In response to a story that first appeared in the Pasadena Weekly, the San Gabriel City Council on Tuesday voted 3-2 to nullify a controversial memorandum of understanding (MOU) that would allow police officers to work with immigration agents.

“This was done administratively, meaning without council knowledge,” said Councilman Jason Pu.

According to the Dec. 7 MOU, “the parties agree that effective enforcement of the laws related to Homeland Security investigations jurisdictions requires close cooperation and coordination between the two parties.”

The memorandum was signed by San Gabriel Police Chief Eugene Harris and Joseph Macias, special agent in charge of Homeland Security Investigations and ICE.

The agreement comes at a time when many California police departments, including Pasadena, are keeping their distance from ICE and its immigration enforcement activities. According to the MOU with San Gabriel, officers there may be forced to perform certain ICE duties, but the document does not explain what those duties are.

San Gabriel Public Information Officer Jonathan Fu said the agreement “allows us to address crimes that negatively impact the quality of life for both immigrants and non-immigrants. The [police] department does not engage in immigration checks, round-ups, or deportations,” Fu wrote in an email to the Pasadena Weekly. “We adhere to California law, which prohibits us from enforcing federal immigration policies.”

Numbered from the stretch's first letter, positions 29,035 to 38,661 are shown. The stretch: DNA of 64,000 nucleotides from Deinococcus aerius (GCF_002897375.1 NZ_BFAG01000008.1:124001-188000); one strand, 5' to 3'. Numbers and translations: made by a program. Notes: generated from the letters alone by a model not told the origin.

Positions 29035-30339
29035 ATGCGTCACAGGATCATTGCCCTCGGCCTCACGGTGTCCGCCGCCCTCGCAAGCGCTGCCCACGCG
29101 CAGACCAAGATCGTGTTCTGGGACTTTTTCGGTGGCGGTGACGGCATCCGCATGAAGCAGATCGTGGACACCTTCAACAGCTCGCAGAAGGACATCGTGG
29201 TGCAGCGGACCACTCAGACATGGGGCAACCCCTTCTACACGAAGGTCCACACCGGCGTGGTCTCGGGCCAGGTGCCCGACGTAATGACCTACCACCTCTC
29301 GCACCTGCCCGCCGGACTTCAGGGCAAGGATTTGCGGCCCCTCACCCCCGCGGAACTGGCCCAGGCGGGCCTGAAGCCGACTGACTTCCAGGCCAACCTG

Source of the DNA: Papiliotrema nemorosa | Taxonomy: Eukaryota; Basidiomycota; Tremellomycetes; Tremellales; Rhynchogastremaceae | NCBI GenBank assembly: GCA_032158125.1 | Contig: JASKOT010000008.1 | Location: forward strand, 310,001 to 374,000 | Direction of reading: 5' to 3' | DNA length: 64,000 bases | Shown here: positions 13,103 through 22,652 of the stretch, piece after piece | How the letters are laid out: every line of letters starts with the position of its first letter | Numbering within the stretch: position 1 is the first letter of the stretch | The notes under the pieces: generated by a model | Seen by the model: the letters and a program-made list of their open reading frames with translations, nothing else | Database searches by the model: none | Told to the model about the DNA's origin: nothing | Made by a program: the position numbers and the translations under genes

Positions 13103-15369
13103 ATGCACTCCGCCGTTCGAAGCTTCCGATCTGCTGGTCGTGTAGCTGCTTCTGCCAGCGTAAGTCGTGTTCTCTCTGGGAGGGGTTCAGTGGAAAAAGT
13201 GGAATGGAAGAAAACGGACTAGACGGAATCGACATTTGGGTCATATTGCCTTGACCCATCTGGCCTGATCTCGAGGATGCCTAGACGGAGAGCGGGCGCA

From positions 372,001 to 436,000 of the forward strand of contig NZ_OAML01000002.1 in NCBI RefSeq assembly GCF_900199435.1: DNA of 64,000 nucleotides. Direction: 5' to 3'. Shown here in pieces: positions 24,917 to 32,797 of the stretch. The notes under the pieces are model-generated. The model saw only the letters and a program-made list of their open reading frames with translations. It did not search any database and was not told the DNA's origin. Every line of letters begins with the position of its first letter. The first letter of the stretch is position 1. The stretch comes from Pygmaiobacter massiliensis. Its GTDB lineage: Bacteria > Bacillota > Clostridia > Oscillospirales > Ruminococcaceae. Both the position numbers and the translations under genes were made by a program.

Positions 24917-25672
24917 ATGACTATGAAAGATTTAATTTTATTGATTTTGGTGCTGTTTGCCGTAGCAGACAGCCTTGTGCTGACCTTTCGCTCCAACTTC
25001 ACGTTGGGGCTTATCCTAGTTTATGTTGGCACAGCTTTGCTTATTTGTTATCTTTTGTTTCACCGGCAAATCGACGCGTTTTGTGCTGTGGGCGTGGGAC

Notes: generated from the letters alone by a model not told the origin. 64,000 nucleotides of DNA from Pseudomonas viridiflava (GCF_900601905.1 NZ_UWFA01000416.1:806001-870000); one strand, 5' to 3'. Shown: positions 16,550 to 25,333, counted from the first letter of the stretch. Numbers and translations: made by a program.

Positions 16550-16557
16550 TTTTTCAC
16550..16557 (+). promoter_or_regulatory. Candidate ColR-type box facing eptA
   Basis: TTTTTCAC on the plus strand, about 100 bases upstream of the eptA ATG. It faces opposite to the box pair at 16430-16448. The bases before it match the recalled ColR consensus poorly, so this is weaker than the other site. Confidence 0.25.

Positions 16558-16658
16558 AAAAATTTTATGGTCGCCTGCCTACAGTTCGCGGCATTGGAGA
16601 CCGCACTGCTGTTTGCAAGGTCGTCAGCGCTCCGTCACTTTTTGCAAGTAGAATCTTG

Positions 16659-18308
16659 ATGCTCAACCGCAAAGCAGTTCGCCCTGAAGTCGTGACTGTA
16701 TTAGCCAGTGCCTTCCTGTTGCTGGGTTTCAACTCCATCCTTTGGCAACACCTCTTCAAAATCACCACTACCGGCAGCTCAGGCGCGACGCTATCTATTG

But some council members want to know exactly what that “close coordination” will be.

A spokesperson for the Los Angeles-based nonprofit Asian Americans Advancing Justice (AAAJ) said police signed the deal in secret.

“At a time when the state is setting in place protections for immigrants against Trump’s deportation machine, the San Gabriel police chief has signed a deal in secret that puts the city’s residents at higher risks of deportation,” said Nicole Gon Ochi of AAAJ. “This MOU, at first look, seems like it could violate the California Values Act. It is well documented that cities that do not assist federal immigration enforcement are safer and have stronger economies.”

The California Values Act, enacted by the Legislature in 2017, prohibits communities from using public resources to conduct mass deportations.

AAAJ members and people with several other immigrant rights advocacy groups protested outside City Hall before the meeting and then spoke against the MOU at public comment.

In a blog, Chief Harris said the purpose of the MOU was to protect local residents. However he did not state that his department would not work with ICE agents on deportation raids.

“While all HSI task forces are under the umbrella of US Immigration and Customs Enforcement (otherwise known as ICE), these task forces have separate and distinct objectives,” Harris wrote. “These HSI task forces aim to protect immigrants who have fallen victim to crimes by conducting transnational criminal investigations that protect the country — and its residents — from threats. This includes both documented and undocumented residents of our city.